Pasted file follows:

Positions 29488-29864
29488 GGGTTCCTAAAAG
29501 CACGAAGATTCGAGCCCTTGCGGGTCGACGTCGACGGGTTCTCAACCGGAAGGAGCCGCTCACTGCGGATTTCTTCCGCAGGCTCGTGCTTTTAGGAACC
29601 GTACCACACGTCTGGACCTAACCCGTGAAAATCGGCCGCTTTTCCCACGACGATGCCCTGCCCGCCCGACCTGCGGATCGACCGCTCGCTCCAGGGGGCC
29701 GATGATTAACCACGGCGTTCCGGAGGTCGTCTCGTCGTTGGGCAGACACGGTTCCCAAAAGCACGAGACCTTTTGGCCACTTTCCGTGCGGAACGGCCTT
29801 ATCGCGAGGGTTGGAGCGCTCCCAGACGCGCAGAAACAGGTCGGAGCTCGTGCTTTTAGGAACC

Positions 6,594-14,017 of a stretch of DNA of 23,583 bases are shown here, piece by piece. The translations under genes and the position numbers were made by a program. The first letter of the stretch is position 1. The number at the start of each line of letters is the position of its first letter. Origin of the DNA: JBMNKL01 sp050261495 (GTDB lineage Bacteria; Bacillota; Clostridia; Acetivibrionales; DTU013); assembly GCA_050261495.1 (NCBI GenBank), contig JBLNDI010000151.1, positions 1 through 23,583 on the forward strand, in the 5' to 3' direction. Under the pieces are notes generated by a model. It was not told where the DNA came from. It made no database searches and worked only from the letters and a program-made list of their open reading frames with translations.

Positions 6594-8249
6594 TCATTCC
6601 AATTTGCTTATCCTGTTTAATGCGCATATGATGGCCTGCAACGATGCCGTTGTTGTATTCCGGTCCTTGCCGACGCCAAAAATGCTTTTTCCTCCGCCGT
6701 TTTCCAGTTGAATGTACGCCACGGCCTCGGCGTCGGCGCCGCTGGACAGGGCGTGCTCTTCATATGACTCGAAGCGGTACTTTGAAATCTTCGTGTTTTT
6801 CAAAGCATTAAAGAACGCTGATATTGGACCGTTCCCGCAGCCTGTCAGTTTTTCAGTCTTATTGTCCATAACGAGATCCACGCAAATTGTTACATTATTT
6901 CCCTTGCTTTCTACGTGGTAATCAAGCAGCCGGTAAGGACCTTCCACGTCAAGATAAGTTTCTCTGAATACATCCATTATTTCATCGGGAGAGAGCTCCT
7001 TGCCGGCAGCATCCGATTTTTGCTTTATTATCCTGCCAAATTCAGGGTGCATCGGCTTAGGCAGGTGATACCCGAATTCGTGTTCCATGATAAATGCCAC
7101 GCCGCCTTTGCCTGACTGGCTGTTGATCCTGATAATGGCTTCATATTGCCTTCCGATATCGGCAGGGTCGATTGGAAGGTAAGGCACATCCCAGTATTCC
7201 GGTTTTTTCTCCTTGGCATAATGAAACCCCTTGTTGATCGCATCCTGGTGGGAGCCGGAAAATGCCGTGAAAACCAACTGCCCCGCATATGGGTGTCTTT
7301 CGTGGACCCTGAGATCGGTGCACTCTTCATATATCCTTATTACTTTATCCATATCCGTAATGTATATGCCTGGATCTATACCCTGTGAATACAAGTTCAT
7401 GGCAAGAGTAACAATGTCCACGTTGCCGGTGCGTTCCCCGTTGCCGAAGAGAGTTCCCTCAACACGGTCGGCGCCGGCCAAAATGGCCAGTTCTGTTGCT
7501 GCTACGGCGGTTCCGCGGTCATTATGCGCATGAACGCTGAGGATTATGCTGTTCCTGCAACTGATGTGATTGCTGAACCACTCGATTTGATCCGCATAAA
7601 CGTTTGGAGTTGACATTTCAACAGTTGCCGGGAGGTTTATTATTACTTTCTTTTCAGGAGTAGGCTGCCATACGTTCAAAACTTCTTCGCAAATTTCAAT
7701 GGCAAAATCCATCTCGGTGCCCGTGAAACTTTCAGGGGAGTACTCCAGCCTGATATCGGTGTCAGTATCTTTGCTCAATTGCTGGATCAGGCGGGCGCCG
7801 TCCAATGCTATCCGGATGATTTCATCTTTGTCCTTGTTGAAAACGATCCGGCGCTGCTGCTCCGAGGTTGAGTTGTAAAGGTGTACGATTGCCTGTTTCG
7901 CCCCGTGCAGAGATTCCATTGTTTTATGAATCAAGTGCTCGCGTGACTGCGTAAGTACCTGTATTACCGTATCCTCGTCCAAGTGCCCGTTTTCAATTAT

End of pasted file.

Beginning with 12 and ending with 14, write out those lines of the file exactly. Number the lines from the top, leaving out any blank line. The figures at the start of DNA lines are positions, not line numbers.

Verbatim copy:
6801 CAAAGCATTAAAGAACGCTGATATTGGACCGTTCCCGCAGCCTGTCAGTTTTTCAGTCTTATTGTCCATAACGAGATCCACGCAAATTGTTACATTATTT
6901 CCCTTGCTTTCTACGTGGTAATCAAGCAGCCGGTAAGGACCTTCCACGTCAAGATAAGTTTCTCTGAATACATCCATTATTTCATCGGGAGAGAGCTCCT
7001 TGCCGGCAGCATCCGATTTTTGCTTTATTATCCTGCCAAATTCAGGGTGCATCGGCTTAGGCAGGTGATACCCGAATTCGTGTTCCATGATAAATGCCAC